Varieties of meditation practices

Traditionally meditation has been practiced to achieve a direct experiential knowledge of an absolute such as God, Being, Oneness, Buddha nature—each of these labels being a product of a religious or personal belief system. In the last 60 years, large numbers of people in Europe and North America have learned and practiced meditation, many of them with a quite different purpose in mind: To relieve distress or improve psychological well-being.

By what methods do people seek these differing outcomes? One of the more common forms of meditation involves repeating a sound (sometimes called a “mantra”) either silently or aloud, and the meditator is taught to focus attention on the sound, not favoring other thoughts, external stimuli, and desires. The sound or mantra may be chosen by the meditation teacher as being particularly suitable or powerful for the individual; it may be the name or attribute of a god (Krishna, Ram), or it may be the name of a revered teacher (other examples are “so-hum,” “om,” “she-am”). The degree of focus or concentration on the mantra varies according to teachers, schools, and systems. In some the meditator is urged almost to grit the teeth and strenuously push away thoughts and sensations that intrude during meditation. But most practitioners are taught to develop a more relaxed awareness, neither driving thoughts nor sensations away, but not holding on to them either. Rather, the idea is to persistently and easily return attention to the central focus (Hewitt 1978).

Objects of meditation can also be visual such as a candle flame, a picture of a teacher or “guru," or meaningful visual symbols such as the Christian cross or the Judaic star. Even movement can be used as a focus of meditation; the repetitive touching of the tips of the four fingers with the thumb or the simple act of walking are both movements used as a focus for attention in meditation. There are meditation practices that focus on our impermanence and death; others that focus on transmitting compassion to our loved ones, to enemies, to our communities, to all sentient beings, and to all beings in the universe. There are practices that involve visualizing oneself as a revered god or teacher such as Krishna, Buddha, or Ganesh. And in Zen Buddhism, one practice is “just sitting" or shikantaza in the meditation hall and experiencing all that arises in an accepting and attentive way. The practitioner is urged to be diligent in maintaining awareness and curiosity in order to learn about the nature of the mind and, thereby, the nature of existence.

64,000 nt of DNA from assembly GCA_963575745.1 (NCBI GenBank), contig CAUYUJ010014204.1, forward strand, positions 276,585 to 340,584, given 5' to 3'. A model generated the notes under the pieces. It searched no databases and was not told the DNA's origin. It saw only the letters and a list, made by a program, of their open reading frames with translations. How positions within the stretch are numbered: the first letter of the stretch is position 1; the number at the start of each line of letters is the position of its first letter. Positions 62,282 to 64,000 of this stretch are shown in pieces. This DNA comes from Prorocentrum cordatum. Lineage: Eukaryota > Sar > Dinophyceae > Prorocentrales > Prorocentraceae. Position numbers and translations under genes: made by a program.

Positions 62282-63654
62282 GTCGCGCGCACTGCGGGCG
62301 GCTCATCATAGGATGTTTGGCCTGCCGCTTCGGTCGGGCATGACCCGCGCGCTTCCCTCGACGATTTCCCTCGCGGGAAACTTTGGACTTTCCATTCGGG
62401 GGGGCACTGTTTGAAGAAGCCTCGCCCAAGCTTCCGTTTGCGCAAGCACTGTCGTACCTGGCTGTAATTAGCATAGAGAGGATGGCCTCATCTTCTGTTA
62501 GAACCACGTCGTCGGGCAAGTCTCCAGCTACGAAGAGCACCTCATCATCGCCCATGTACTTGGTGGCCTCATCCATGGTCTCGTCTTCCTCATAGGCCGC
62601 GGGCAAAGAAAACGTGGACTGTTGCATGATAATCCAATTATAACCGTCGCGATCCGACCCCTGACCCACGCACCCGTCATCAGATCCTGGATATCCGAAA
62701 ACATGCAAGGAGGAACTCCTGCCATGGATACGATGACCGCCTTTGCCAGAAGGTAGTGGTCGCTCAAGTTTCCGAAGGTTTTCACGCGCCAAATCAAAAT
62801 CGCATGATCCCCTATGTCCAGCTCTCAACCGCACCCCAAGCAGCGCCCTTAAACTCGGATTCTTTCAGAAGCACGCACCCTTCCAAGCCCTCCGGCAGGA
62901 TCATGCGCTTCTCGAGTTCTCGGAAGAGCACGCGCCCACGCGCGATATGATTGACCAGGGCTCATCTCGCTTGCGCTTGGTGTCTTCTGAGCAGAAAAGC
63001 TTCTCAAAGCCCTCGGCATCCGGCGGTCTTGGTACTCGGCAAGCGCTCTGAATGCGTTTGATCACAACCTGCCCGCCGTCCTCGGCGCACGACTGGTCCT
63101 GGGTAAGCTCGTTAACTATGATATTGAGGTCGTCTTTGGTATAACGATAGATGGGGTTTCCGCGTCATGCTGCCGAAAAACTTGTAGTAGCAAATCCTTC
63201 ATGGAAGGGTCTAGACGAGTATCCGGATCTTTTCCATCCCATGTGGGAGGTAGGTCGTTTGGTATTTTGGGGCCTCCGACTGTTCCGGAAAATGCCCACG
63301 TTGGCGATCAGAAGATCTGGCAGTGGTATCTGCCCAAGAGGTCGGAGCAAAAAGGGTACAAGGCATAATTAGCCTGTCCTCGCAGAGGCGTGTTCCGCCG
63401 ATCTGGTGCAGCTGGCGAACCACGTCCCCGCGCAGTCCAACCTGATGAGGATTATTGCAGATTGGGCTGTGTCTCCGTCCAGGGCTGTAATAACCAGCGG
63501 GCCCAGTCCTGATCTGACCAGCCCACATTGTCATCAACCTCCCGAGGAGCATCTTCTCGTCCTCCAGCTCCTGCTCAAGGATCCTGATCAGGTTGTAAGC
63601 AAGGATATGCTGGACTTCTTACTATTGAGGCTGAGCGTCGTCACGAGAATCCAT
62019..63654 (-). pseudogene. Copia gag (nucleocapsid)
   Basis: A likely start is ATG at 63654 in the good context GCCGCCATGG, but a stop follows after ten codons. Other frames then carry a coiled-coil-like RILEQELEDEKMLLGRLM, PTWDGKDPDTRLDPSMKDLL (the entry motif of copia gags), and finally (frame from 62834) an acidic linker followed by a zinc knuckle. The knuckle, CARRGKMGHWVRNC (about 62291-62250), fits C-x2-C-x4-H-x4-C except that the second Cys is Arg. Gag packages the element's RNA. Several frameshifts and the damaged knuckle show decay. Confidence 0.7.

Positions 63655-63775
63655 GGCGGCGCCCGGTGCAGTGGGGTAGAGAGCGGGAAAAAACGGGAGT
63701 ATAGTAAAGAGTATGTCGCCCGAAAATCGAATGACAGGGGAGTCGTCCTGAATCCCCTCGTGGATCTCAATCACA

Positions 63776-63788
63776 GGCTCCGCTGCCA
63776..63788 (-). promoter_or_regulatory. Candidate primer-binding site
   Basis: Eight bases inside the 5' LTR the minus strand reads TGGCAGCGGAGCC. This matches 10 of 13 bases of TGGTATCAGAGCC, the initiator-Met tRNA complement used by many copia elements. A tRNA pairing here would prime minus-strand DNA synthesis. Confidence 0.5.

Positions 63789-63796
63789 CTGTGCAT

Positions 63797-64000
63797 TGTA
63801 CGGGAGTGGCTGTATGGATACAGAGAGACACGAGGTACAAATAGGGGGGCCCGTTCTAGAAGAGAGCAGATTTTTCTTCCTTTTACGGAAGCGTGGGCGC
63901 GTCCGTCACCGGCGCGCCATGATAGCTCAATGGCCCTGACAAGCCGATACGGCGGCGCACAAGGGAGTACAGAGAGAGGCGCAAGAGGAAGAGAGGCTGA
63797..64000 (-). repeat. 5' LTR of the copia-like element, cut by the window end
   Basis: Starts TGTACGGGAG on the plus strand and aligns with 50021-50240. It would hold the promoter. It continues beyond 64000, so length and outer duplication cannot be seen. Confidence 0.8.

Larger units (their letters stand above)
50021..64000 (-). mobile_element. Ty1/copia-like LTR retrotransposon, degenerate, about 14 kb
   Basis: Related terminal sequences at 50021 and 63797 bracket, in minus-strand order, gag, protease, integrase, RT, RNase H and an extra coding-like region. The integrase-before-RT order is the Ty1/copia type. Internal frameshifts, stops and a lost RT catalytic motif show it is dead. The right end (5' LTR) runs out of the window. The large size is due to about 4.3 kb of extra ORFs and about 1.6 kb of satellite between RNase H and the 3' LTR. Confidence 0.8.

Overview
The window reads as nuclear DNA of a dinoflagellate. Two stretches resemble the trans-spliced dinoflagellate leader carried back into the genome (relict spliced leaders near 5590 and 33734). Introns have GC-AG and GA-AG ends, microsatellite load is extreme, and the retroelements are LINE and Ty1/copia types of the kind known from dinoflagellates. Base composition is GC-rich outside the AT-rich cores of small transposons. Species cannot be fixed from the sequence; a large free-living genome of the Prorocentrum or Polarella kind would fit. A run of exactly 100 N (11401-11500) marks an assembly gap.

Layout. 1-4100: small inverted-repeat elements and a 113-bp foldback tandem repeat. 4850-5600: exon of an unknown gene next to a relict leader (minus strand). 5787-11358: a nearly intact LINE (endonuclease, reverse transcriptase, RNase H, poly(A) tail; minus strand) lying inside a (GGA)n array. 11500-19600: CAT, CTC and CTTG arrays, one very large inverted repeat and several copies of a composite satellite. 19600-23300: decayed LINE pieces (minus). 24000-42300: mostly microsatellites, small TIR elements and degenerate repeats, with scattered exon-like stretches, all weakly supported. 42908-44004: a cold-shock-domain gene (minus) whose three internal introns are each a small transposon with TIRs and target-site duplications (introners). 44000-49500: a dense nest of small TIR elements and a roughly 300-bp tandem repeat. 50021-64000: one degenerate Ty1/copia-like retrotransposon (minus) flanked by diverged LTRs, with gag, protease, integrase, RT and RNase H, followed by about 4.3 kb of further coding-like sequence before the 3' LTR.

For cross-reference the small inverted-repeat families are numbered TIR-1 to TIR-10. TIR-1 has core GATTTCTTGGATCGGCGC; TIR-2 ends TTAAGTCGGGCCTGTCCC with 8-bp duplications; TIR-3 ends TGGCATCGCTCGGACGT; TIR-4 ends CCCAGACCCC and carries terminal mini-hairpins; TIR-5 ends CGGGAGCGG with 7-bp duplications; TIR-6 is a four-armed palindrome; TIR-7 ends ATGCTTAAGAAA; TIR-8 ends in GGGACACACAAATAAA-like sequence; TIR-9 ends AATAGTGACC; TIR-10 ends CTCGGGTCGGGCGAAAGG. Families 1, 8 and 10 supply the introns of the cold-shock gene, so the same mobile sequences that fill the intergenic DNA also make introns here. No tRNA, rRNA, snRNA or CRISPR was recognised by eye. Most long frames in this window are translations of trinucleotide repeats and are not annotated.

In the last 20 years there has also been an exponential growth in the use of “mindfulness” techniques in which the meditator may attempt to let the attention dwell on “all that is here and now” in his or her environment and consciousness (Ie, Ngnoumen, and Langer 2014a,b). We will return to discuss mindfulness later in this chapter and it is addressed by many of the contributors later in the volume. And, as we review historical and cross-cultural practices of meditation, still further varieties of meditation practice are revealed.

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